October 01, 1998 3 min read

STEPHEN FAIR, by Tim Wynne-Jones. (DK Publishing, $15.95; young adult.) Seeking the meaning of his recurring nightmare about a baby crying in a treetop, 15-year-old Stephen uncovers deep family secrets, including the truth about his own identity. Award-winner Wynne-Jones shows his knack for witty dialogue, intriguing plot, and quirky characters.

BREAKING GROUND, BREAKING SILENCE: The Story of New York’s African Burial Ground, by Joyce Hansen and Gary McGowan. (Henry Holt, $17.95; grades 6 and up.) The bones and artifacts unearthed at New York City’s African Burial Ground in 1991 offer new, fascinating details about the lives of slaves in colonial America 200 years ago. With black-and-white photographs of the site as a guide, Hansen and McGowan, the head conservator, describe how archaeologists and anthropologists divine history from these buried treasures. They also give an authoritative regional history of slavery, complete with historical drawings.

THE SQUIRE’S TALE, by Gerald Morris. (Houghton Mifflin, $15; young adult.) In this rollicking and bewitching adventure, Terence, an orphan living in the woods with a slightly dotty yet clairvoyant hermit, becomes the squire to Gawain, soon to be a Knight of the Round Table. Once at King Arthur’s court, the boy plunges into the heady world of knights, wizards, magic spells, and damsels not always in distress.

THE SPACE BETWEEN OUR FOOTSTEPS: Poems and Paintings From the Middle East, selected by Naomi Shihab Nye. (Simon and Schuster, $19.95; all ages.) This glorious collection of Arabic, Hebrew, Persian, and Turkish poetry and painting dazzles with its depictions of the lives and rich cultures of the anthology’s talented contributors. Nye calls the book “a feast of little dishes,” and it is indeed a rich banquet of subjects, emotions, perceptions, and styles.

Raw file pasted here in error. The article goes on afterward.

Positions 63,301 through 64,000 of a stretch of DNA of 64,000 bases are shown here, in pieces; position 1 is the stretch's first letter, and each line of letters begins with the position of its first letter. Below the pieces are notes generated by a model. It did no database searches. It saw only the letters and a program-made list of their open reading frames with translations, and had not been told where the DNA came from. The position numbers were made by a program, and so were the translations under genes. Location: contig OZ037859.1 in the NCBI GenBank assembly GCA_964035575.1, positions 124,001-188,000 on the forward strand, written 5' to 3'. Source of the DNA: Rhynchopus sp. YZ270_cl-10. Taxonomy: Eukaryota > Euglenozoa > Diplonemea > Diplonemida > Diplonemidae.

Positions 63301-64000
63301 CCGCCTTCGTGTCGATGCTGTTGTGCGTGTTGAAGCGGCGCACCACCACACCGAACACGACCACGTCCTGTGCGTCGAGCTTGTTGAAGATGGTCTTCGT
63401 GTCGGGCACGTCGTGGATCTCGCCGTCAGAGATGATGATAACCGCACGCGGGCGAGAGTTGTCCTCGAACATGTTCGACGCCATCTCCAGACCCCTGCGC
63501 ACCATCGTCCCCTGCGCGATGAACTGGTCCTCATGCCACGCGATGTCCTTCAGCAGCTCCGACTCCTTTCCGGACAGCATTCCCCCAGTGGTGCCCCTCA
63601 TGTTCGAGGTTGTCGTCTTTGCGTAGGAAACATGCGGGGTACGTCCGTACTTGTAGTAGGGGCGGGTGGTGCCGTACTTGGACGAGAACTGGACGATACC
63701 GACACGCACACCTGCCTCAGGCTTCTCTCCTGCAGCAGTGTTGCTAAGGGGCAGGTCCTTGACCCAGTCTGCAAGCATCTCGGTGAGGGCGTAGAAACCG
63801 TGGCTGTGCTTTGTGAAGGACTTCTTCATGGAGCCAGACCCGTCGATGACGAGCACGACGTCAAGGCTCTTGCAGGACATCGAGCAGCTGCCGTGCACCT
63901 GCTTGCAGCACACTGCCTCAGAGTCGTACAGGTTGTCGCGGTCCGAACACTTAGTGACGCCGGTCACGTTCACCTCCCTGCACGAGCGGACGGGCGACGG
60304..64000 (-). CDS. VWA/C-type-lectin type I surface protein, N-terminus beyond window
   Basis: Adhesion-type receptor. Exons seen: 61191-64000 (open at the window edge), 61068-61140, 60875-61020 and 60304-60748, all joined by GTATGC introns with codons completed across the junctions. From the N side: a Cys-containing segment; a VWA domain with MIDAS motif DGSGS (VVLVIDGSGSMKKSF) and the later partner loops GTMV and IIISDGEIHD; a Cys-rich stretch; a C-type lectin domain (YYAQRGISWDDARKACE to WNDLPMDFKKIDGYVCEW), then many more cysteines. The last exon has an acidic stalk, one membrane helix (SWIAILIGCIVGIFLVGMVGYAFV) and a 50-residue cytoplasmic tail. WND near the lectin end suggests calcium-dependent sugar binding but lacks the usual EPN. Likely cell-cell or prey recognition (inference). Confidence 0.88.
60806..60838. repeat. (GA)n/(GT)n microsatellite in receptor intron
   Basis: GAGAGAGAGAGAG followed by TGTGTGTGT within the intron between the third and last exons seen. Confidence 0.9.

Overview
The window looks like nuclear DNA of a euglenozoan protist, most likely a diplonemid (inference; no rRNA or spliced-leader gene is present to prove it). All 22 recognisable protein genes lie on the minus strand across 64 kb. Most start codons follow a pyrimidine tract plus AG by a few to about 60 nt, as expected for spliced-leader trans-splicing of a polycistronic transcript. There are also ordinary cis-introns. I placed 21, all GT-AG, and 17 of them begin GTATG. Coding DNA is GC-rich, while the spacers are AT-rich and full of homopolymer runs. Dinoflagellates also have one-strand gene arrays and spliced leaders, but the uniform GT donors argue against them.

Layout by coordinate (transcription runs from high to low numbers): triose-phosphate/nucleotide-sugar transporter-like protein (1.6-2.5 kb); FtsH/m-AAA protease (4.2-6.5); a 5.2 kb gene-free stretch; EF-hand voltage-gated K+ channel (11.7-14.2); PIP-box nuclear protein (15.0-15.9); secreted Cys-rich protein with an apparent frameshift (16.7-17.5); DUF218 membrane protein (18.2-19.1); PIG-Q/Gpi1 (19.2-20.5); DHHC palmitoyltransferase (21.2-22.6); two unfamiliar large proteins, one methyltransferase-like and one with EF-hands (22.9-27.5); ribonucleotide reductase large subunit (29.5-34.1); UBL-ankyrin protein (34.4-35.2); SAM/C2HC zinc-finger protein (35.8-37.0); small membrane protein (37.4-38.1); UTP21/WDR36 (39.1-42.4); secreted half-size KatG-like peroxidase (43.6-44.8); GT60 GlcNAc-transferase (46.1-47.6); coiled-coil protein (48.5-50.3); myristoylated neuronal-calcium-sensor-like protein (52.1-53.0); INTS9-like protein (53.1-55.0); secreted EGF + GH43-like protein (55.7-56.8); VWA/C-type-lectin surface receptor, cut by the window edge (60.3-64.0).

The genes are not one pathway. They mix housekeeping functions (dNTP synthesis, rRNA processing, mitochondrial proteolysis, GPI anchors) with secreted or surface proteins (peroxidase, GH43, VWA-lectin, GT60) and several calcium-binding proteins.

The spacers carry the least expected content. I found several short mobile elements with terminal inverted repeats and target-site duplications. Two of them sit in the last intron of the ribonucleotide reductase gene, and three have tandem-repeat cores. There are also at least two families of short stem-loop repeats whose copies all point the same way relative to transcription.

RIDING FREEDOM, by Pam Muñoz Ryan. (Scholastic, $15.95; grades 4-6.) The unusual and gutsy heroine of this historical novel is Charlie, a spirited young orphan girl who is wild about horses. Disguising herself as a boy, she runs away to work in a stable and, after grueling training and hard work, becomes Charlotte Darkey Pankhurst, the legendary stagecoach driver and the first woman to vote in 19th-century California.

THE CHILDREN OF CHINA: An Artist’s Journey, by Song Nan Zhang. (Tundra, $8.95; grades 3-5.) Chinese artist Song traveled through his native land on the centuries-old trading route known as the Silk Road, painting nomadic tribes along the way. Among those included in this stunning volume are a young Hui baby surrounded by boldly colored toy tigers, two shy Kazakh girls riding an ox to school, and a Mongolian shepherd playing chess with his grandson in a meadow. The simple, spare text accompanying the paintings describes fascinating details about each of the subjects’ daily lives, dress, games, festivals, and customs.

THE LOST AND FOUND, by Mark Teague. (Scholastic, $15.95; grades K-2.) When Wendell and Floyd, the two characters from Teague’s delightful picture book The Secret Shortcut, see classmate Mona dive into the school’s lost-and-found bin, they don’t need much coaxing to go in after her. To their great surprise, they plunge into a labyrinthine world of misplaced toys, clothes, and other belongings that include a lost pirate treasure, a suit of armor, a variety of ships, and millions of hats. Teague’s amusing tale and fetching acrylic paintings are perfectly crafted for a child’s imagination.

WARTHOGS IN THE KITCHEN: A Sloppy Counting Book, by Pamela Duncan Edwards, with illustrations by Henry Cole. (Hyperion, $13.95; grades K-2.) This new title from the team behind the entertaining Some Smug Slug is a bit of a gross-out. But then what would you expect from a book about a bunch of warthogs determined to bake a panful of cupcakes? Cole’s illustrations and Edwards’ rhyming text are hilarious.

-Barbara Hiron and Blake Rodman